Thanks to the BJP’s hubris, there was no one in the party, except possibly Nitin Gadkari, who could have acted as an intermediary when the Shiv Sena was parting company. In the old days, Pramod Mahajan and L K Advani had developed a personal rapport with the Thackeray family and frequently played the role of peacemakers with their demanding partner. But, the BJP today is extraordinarily cavalier towards allies.
Last week, Akali Dal MP Naresh Gujral requested Speaker Om Birla to organise a function in Parliament to mark the birth centenary of his father, the late Prime Minister Inder Kumar Gujral. He also asked that a postal stamp be issued and the Central government sponsor newspaper advertisements to commemorate the centenary.
While Naresh Gujral received no positive response from the Modi government, ironically, the non-NDA state governments of Punjab, Delhi and Maharashtra put out ads to honour Gujral’s memory.
Lost in the House
Congress MP Jairam Ramesh was clearly jittery in Parliament when he lost his cellphone, which, presumably, contained a lot of confidential WhatsApp messages to party leaders. After scouring the benches of Central Hall, Ramesh wondered if he could have left his phone, which was in silent mode, in the House.
A helpful journalist suggested he approach Parliament’s central security office, which keeps videotapes of Rajya Sabha proceedings. A thorough scanning of the tapes revealed that Ramesh was last seen in the House sitting next to Minister of State V Muralee-dharan and enquiring about a Bill.
Muraleedharan later noticed a mobile phone near his seat and handed it to fellow minister Purushottam Rupala, who in turn passed it on to the Watch and Ward staff. When a frantic Ramesh enquired about his phone, Rupala joked that he had retrieved it, but first taken a peek at all the Maharashtra contacts on his phone.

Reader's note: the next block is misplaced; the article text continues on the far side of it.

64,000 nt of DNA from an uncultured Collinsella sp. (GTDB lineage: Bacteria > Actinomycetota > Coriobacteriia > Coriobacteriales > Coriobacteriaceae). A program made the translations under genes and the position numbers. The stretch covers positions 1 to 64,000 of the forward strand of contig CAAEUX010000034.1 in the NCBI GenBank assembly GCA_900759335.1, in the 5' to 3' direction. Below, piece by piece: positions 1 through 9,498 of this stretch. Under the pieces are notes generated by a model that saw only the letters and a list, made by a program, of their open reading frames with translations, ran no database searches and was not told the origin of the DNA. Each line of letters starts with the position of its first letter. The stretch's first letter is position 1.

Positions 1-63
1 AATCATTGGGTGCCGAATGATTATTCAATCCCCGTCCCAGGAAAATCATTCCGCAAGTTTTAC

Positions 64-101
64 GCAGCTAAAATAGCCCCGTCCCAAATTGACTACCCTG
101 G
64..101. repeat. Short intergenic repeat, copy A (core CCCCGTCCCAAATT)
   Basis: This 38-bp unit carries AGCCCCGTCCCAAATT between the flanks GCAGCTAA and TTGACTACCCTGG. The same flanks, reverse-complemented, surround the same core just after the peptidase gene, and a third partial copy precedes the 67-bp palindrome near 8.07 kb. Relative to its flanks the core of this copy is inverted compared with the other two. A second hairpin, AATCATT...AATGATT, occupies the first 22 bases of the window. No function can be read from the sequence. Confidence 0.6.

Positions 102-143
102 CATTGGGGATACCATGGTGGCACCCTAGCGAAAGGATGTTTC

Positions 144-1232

The powerful right-wing think tank India Foundation has been hosting civic receptions in the Capital for visiting heads of neighbouring countries. The foundation was to host a reception for Sri Lankan President Gotabaya Rajapaksha last week, which was cancelled at the last moment.
The excuse was that there was no security-cleared venue available in Delhi. Some wondered whether the calling-off of the reception was a snub to Ram Madhav, BJP general secretary and director of the foundation. Madhav is considered the pointperson for the government in foreign affairs, but of late, he has been out of favour.
The return of Ajit
The Pawar family’s much-publicised display of trust and affection for Ajit Pawar, who was said to have stabbed them in the back, has raised eyebrows. It appears that Sharad Pawar, in fact, asked Ajit to explore the possibility of a tie-up with former BJP chief minister Devendra Fadnavis.
The NCP patriarch was in no hurry to form a government in Maharashtra and was simply testing the waters to find out from which camp the NCP could secure a better deal. Ajit and several other MLAs believed that they had more to gain from allying with the BJP than being part of a shaky three-party coalition. While Pawar waffled and procrastinated, Ajit presented his uncle with a fait accompli.
For the NCP, the BJP is not untouchable and, in fact, there were some discussions on this even before the Assembly polls. Ajit had not bargained that Pawar’s daughter Supriya Sule and wife Pratibhatai, who were apparently taken aback at the midnight coup, strongly felt that it was morally wrong for the NCP to desert the Congress. Some Congress leaders, such as general secretary K C Venugopal, were equally thunderstruck. A seasoned veteran like Ahmed Patel was shrewder and simply enquired of the NCP, “What is all this drama?’’
How to make friends
Shiv Sena Rajya Sabha MP Sanjay Raut, who has emerged as one of the key figures in the new Maharashtra government, knows how to make friends. He started life as a copy boy at Lokprabha, a magazine distributed with the Indian Express’s Marathi newspaper, Loksatta.
There, he met Raj Thackeray, Sena supremo Bal Thackeray’s nephew who occasionally drew cartoons for the magazine. Raj brought Raut to work at the Sena magazine Marmik, where Bal Thackeray was so impressed with Raut that he eventually made him the editor of the party’s ideological mouthpiece Saamna.
When Uddhav and Raj fell out, after Bal Thackeray nominated his son as his successor, Raut remained with Uddhav and became the public voice of Thackeray Senior’s shy, soft-spoken son. However, Raut himself remained friends with Raj. Importantly, he is also very close to NCP chief Sharad Pawar. In fact, old-time Sena loyalists refer to him sourly as Pawar’s man in the Sena.
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